When we go out for a walk I take some seeds with me. Like Tom Thumb I’ve already made quite an impact on the many fields out here. Of course it’s too early to tell whether our efforts pay off.

      There are several reasons for this ‘seed spreading plan’. It’s a way to grow more trees and to diversify the tree population. More trees and more tree diversity contributes to more diversity of plants and animals. As a bonus, trees from fruit seeds will probably return the favor and produce fruits in future. Let’s hope this works.

      Stay safe, stay healthy,

      Regards, Tom

      Reply
  3. I love what GREFA does for the environment and for local wildlife. It is very important to have such a wildlife center. In 2014, I petitioned our local government to close down a decrepit zoo and change it into a wildlife center. In 2015, I finally succeeded with my campaign, got the zoo closed down, the animals either rehabilitated and released (when possible) or sent to sanctuaries; and the government decided to turn the old zoo indeed into a wild animal wildlife center. I haven’t been there in a long time, I hope that they have developed it further.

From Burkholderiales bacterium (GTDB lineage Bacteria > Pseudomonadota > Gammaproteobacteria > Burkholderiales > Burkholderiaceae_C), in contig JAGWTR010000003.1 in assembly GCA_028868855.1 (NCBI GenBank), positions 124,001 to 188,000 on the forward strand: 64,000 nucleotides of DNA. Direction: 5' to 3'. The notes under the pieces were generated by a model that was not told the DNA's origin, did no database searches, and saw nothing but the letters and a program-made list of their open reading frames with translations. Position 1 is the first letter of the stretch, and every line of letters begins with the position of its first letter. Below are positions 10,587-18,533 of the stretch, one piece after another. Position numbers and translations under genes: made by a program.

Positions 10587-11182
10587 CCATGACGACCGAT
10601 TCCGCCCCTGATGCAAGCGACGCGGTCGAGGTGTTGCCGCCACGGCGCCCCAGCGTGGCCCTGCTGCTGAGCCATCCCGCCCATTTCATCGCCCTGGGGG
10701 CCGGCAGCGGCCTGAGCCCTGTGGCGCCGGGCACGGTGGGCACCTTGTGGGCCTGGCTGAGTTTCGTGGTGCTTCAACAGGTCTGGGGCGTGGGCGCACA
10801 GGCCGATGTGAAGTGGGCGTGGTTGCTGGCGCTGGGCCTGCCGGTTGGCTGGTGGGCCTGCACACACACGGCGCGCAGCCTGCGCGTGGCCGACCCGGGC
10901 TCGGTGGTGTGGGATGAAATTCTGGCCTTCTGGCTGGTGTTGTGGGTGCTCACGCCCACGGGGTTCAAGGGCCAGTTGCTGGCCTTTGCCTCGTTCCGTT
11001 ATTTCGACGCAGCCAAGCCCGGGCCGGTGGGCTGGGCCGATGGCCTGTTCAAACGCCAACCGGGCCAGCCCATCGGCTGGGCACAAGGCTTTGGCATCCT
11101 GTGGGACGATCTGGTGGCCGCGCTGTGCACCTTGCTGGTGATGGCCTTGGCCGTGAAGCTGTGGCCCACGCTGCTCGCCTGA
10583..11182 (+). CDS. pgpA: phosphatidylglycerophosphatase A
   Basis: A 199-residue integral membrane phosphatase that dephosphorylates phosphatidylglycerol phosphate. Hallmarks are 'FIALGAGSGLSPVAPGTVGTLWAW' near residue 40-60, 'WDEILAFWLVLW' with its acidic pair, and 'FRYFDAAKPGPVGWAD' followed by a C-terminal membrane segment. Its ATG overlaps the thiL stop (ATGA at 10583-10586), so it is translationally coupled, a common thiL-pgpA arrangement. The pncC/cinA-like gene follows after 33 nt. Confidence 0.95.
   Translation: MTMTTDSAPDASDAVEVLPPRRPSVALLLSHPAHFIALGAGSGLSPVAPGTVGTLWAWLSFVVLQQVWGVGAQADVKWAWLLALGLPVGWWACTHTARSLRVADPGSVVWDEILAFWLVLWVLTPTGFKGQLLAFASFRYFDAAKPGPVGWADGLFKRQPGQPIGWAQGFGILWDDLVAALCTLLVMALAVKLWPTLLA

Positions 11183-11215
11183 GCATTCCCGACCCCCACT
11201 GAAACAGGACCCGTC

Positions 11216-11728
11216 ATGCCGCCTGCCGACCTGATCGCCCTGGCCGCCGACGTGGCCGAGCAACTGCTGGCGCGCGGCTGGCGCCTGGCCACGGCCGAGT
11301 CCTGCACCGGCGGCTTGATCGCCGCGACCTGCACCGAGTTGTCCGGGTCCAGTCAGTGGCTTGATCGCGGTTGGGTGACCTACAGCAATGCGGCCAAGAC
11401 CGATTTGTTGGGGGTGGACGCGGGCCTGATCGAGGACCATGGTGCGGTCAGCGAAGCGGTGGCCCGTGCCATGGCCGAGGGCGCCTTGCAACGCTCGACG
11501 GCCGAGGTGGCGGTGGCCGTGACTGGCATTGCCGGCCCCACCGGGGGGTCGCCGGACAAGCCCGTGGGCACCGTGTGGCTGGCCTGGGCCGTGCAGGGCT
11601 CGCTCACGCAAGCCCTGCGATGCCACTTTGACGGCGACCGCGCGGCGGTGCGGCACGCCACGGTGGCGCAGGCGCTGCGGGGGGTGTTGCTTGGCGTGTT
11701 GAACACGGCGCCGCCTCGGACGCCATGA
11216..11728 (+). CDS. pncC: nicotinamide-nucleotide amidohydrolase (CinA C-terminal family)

I also grow my own vegetables and plant my seeds. 90% of the plants and trees on my property come from seeds I planted, and I seem to have a green thumb, but spinach, carrots, and strawberries have been difficult to grow. Maybe I need to take a course as well to learn more about soil preparation for those particular vegetables.

    Reply
    • Hi Christine,

      My compliments for your ‘zoo-campaign’. Excellent initiative. I’m rather double-minded when it comes to zoos. On the one hand, I love to visit them. Which is the result of early childhood memories. On the other, I want the animals to live free and in the wild.

      If it comes to pets, I’m not that double. All pets should be liberated and set free in the wild. Of course, most of them wouldn’t survive. Besides I very well understand that there are many people who love their pets.

      It’s somewhat the same, for me, with plants. They don’t belong in a garden. They belong out there in the woods, with all the animals. This is impossible as well. Oh well, you have to keep some dreams alive.

      Growing your own vegetables is quite a challenge. Our strawberries are doing fine, probably because the piece of ground where they grow is very acidic. Both our neighbors have pine trees in their garden (the pine trees were there before the houses and gardens). The needles of pine trees fall in our garden and make the soil acidic. Carrots and spinach also seem to do well on acidic soil. I don’t know what green thumb is by the way.

      For now, stay safe, stay healthy,

      Regards, Tom

      Reply
  4. Hi Tom.
    Thanks for sharing what is a very important and relevant article.